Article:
Slow traffic Friday evenings in Lake Forest and Costa Mesa is nothing new, but part of the delays on two streets in these cities tonight will be caused by sobriety checkpoints.
Neither location was announced for the Orange County sheriff's operation in Lake Forest from 6 p.m. to 2 a.m. Saturday and the Costa Mesa Police Department's that ends at the same time but starts at 8 p.m.
By the way, if you're sick and tired of these checkpoints, view them as illegal or just a royal pain in the ass, it sucks to be you.
The sheriff's department and the police department are among several Orange County law enforcement agencies that just announced receiving hundreds of thousands of dollars from the state and federal governments to continue anti-DUI enforcement. Checkpoints are a huge part of that strategy countywide.
"The deterrent effect of DUI checkpoints is a proven resource in reducing the number of persons killed and injured in alcohol- or drug-involved crashes," reads a statement from the sheriff's department. "Research shows that crashes involving alcohol drop by an average of 20 percent when well-publicized checkpoints are conducted often enough."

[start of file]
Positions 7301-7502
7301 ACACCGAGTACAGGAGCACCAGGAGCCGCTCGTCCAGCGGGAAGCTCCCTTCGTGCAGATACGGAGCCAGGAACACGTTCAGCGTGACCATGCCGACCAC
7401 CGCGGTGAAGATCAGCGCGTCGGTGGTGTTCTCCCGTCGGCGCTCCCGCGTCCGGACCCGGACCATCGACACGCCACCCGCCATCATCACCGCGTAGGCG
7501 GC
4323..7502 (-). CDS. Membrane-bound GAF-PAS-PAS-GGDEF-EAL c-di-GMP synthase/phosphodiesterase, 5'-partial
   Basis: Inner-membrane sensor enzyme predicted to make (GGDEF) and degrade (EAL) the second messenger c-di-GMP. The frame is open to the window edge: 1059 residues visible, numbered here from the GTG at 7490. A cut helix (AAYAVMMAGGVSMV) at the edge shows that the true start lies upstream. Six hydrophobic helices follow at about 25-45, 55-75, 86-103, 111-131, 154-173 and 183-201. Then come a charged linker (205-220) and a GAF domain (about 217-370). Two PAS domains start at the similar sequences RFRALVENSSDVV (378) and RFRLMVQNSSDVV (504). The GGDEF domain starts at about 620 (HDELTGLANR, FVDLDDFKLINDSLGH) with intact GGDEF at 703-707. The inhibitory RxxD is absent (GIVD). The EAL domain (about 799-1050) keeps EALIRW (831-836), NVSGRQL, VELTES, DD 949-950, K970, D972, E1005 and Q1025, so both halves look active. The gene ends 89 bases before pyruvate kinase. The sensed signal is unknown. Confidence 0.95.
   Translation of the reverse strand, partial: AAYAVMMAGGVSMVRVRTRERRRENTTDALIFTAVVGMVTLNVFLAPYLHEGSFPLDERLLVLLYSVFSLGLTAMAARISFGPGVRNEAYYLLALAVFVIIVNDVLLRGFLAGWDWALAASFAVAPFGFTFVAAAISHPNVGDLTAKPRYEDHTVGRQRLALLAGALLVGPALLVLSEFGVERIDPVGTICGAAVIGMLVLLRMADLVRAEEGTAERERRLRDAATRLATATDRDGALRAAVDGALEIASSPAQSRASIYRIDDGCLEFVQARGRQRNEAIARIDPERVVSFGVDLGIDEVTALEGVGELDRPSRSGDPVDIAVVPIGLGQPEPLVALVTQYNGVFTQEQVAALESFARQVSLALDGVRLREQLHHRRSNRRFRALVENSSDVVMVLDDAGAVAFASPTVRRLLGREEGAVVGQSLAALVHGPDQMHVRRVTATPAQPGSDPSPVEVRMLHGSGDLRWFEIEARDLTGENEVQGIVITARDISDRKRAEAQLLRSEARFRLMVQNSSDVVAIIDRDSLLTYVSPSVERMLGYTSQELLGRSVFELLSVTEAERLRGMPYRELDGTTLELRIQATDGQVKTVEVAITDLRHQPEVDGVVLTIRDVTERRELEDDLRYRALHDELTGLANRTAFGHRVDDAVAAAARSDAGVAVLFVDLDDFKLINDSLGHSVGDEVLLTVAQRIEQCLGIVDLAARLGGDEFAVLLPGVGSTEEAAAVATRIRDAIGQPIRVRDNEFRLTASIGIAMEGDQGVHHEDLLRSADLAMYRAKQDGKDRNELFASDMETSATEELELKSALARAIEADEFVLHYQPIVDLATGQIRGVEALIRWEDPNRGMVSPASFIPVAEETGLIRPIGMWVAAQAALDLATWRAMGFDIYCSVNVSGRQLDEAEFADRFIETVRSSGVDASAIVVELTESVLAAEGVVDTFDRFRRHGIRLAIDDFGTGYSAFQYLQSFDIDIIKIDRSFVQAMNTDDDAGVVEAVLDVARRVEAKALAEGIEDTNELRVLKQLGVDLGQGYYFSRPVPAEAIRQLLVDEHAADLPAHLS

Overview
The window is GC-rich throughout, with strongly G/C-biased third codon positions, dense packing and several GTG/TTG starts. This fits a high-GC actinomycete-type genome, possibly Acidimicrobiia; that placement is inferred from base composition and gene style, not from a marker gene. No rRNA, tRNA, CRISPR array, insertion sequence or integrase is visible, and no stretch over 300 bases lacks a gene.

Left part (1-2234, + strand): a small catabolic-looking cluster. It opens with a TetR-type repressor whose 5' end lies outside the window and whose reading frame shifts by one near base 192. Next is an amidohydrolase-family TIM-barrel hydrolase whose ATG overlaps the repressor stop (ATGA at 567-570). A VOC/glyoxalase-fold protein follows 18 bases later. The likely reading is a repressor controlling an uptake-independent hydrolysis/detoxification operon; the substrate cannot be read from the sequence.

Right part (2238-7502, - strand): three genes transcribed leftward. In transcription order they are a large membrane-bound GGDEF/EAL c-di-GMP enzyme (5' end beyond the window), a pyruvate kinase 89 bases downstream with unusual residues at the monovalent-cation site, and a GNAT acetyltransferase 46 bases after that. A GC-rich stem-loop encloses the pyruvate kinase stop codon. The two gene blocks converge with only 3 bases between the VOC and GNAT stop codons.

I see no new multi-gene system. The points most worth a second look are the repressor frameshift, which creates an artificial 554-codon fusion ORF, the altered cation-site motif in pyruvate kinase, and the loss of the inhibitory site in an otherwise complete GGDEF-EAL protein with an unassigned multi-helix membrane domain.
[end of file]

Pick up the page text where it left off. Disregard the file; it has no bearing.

"Over the course of the past three years, DUI collisions have claimed 18 lives and resulted in 525 injuries within the Sheriff's Department's contract cities," says Deputy Shane Stewart of the sheriff's Traffic Bureau in the same release.
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Costa Mesa's checkpoint announcement states that since 2010 there have been 686 collisions involving DUl drivers in in the city that included four fatalities and 307 people injured.
"lt's not until you consider that these numbers represent someone's mother, father, son or daughter that you realize the real impact that DUl drivers are having on our community," Costa Mesa Police Sgt. Bryan Wadkins says in the statement.
Funding for the checkpoints in both cities comes from a California Office of Traffic Safety grant, through the National Highway Traffic Safety Administration.